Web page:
Forty years on, memories of M800 linger as the car that altered personal mobility in India

At the brand centre of Maruti Suzuki India’s headquarters in South Delhi, among the many modern vehicles on display a tiny 40-year-old white car occupies a prominent space. It is no ordinary car but the first customer unit of the popularly known ‘Maruti 800’ or the M800 model that revolutionised personal mobility in India.

| Updated on: 17 Dec 2023, 09:18 AM

The first customer unit of the M800 (Maruti 800) model which is displayed at the brand centre of Maruti Suzuki India headquarters at Vasant Kunj, in New Delhi. (PTI)

Launched on December 14, 1983 when India was still under the licence raj, M800 was also a witness as well a beneficiary of the economic liberalisation when the country’s economy was opened up in 1991, thus serving as a link between the old and new journey that India undertook.

Lovingly referred to as the ‘people’s car’, M800 shook up then sleepy passenger vehicles market in India, challenging the duopoly of Hindustan Motor’s Ambassador car and Premier Padmini. It soon became the symbol of aspiration for millions of middle class Indians.

From the handing over of the keys of the first unit to Harpal Singh, who won the chance to become the first owner of M800 through a lucky draw in 1983, the model went on to clock a cumulative 1 lakh units production in 1986-87.

Equipped with far better technology from Suzuki compared to the other products that were available in the market then, M800 was accepted well among Indian customers and soon crossed 5 lakh units cumulative production milestone in 1992-93.

It then doubled it to 10 lakh units by 1996-97 and crossed the 15 lakh units milestone in 1999-2000. The small car went from strength to strength and M800 production crossed the cumulative mark of 20 lakh units in 2002-03 and and 25 lakh units in 2005-06.

It reigned as the numero uno ‘people’s car’ despite others like Tata Nano attempting to challenge it later on.

However, nothing lasts forever. With newer technologies coming in, safety and emission norms becoming stringent, Maruti Suzuki India (MSI) had to take the hard call of driving into the sunset what was once its breadwinner.

From January 18, 2014 the company stopped production of the M800 completely. By then, the M800 clocked a cumulative production of 29.2 lakh units.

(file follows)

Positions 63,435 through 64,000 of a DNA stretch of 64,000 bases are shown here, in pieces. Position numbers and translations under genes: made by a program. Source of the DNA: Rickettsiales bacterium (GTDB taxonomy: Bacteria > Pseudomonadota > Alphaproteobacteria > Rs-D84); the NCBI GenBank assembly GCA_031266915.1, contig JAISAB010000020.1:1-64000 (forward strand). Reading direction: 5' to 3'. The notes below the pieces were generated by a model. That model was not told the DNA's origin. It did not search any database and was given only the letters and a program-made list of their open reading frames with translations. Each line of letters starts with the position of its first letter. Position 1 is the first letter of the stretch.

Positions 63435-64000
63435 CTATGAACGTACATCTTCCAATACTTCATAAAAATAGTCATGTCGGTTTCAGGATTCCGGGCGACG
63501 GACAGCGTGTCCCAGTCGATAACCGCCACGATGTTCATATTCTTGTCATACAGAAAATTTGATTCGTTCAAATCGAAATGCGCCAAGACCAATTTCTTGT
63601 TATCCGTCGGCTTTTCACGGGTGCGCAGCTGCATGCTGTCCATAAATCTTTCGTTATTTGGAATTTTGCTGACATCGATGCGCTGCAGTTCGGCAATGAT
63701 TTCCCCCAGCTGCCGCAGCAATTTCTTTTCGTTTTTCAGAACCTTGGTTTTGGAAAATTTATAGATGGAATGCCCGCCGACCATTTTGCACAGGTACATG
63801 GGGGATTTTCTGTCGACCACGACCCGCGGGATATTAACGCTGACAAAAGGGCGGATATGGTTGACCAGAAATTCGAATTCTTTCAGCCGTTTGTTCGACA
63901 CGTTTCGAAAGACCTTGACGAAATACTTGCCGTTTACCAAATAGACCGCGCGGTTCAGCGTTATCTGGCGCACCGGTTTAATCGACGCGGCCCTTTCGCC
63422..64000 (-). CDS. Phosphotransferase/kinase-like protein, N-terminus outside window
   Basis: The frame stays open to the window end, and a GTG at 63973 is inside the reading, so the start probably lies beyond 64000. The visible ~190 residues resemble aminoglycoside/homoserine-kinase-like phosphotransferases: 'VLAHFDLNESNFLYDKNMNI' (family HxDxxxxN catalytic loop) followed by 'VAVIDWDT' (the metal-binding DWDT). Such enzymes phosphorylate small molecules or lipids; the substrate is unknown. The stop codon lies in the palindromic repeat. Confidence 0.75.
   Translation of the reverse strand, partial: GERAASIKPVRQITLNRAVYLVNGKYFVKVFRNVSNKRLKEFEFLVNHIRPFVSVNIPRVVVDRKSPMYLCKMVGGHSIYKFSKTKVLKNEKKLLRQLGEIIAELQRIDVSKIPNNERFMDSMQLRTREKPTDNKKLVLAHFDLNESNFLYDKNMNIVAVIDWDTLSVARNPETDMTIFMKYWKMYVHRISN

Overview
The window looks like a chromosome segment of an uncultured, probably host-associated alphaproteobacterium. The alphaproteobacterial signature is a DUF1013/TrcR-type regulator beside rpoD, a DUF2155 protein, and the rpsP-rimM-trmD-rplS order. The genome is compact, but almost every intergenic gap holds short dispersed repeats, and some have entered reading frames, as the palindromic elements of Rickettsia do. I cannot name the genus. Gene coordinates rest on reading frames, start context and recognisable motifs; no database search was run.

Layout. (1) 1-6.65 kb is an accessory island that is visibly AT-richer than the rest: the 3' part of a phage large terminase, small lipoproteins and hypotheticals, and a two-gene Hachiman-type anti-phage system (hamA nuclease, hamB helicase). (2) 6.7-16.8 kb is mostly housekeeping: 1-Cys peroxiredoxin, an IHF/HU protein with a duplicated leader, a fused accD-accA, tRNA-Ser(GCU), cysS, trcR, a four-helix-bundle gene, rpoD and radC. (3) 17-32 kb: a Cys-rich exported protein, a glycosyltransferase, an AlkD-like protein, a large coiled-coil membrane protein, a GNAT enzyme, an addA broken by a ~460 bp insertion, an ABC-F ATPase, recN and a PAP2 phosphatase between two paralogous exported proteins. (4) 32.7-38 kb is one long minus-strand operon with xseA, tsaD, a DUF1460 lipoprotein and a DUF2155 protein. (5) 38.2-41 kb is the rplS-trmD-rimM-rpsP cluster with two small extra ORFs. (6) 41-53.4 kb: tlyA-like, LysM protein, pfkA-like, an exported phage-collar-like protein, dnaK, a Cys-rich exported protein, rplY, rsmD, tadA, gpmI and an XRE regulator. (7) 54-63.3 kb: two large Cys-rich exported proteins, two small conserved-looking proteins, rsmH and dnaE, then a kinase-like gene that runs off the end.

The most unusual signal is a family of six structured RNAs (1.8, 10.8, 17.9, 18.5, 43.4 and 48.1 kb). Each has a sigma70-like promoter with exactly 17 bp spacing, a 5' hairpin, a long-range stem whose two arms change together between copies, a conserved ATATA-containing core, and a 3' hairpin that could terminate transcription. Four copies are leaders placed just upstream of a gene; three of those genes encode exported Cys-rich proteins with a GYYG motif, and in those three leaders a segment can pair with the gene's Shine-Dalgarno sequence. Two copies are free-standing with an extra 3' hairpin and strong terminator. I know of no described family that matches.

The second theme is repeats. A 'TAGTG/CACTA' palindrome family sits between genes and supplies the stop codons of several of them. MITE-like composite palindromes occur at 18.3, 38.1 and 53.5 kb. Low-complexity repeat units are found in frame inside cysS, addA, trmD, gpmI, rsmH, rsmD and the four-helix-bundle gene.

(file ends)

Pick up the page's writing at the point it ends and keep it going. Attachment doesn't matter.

Before that, MSI had stopped selling Maruti 800 in 13 cities, including Hyderabad, Bengaluru, Kanpur, and Pune since April 2010.

The model sold a total of 26.8 lakh units in the domestic market and exported 2.4 lakh units during its eventful journey.

The M800 not only altered the course of personal mobility in India but was also the cornerstone on which the then Maruti Udyog Ltd, a public sector enterprise, went on to become a dominant force in the automotive industry proving everyone wrong from what started out as an “accident” doomed to fail.

As MSI Chairman RC Bhargava once said at a time when the existing car manufacturers Hindustan Motors and Premier were not even allowed to import technology, a public sector company was founded in such a low-priority area and was asked to bring in foreign equity.

“Everybody thought or believed that this was a political project which in a way it was. The same belief was known to all the carmakers the world over. When initially the government and then later Maruti approached carmakers for collaboration and become joint venture partners, nobody was willing to put in 40 per cent equity in cash,” he had told PTI in an interview last year.

The global manufacturers were offering only second-hand equipment, dyes and fixtures but Suzuki was the only company that was willing to invest, for which Osamu Suzuki was also severely criticised in Japan, Bhargava said.

In that backdrop, the success of M800 helped Maruti to successfully traverse a journey that was not a smooth one by any means but was full of challenges. The mention of M800 continues to evoke nostalgia among many to this day.

First Published Date: 17 Dec 2023, 09:18 AM IST

Source link

Related Articles


Please enter your comment!
Please enter your name here

Stay Connected

- Advertisement -spot_img

Latest Articles